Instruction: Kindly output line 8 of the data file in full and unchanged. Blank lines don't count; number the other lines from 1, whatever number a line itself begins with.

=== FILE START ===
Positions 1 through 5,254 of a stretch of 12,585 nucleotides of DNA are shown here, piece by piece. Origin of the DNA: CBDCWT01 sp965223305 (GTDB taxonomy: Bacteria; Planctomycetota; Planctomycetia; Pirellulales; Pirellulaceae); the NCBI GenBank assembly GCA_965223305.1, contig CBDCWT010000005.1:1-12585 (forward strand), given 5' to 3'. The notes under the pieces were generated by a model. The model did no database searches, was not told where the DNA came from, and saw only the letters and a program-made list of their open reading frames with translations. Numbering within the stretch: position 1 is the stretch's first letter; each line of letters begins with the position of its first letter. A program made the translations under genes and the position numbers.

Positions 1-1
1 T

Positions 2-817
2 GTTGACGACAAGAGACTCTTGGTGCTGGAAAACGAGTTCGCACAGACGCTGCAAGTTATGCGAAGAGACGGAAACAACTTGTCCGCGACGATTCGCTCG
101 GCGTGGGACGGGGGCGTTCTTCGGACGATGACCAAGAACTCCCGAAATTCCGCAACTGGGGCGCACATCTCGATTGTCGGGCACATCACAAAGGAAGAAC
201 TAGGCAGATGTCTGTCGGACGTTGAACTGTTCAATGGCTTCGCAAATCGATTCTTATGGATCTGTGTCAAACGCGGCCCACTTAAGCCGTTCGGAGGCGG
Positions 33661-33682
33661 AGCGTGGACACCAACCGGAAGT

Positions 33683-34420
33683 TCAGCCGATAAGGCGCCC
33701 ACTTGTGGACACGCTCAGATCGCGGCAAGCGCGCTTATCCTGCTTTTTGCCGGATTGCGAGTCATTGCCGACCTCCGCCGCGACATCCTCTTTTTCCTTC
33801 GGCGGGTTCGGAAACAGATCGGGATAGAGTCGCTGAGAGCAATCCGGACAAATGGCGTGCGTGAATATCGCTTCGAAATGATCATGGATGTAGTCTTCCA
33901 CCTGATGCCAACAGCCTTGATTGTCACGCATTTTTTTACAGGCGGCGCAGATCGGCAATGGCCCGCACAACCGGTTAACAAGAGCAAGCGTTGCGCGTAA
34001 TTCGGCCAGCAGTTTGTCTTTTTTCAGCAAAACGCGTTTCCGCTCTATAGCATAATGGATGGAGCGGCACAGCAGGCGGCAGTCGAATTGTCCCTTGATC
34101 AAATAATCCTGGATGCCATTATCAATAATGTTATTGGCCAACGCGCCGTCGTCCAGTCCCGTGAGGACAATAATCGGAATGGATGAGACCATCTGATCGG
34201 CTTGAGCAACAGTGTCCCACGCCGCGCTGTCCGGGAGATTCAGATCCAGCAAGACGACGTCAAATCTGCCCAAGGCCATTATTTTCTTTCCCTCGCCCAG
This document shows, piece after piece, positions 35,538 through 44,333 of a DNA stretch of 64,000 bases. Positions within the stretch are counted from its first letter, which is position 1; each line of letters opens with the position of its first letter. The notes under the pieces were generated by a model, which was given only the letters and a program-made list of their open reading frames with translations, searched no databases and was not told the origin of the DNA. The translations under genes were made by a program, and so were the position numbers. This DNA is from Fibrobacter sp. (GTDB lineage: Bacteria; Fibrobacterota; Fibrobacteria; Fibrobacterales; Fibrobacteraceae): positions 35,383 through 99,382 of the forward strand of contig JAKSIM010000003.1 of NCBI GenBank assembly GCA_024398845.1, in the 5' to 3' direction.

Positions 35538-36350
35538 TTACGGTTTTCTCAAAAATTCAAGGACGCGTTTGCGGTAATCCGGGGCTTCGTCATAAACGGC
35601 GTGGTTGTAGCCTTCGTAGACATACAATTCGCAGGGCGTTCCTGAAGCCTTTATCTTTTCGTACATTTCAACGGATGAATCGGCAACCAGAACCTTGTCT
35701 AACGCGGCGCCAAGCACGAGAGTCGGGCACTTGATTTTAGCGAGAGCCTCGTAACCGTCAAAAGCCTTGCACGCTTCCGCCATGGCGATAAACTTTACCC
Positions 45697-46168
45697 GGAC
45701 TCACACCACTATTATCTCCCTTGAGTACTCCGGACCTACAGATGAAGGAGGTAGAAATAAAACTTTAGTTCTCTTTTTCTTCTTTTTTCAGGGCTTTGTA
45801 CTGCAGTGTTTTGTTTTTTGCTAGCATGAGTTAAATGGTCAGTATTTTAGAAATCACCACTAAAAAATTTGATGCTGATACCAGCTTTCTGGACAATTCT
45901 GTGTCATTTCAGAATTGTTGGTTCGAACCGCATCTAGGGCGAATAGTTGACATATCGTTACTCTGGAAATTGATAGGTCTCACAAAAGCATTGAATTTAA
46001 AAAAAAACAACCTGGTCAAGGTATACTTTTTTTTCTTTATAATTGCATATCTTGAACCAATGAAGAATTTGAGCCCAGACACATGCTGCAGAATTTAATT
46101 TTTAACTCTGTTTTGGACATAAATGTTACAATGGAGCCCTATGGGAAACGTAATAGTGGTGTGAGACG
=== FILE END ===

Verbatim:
Positions 33661-33682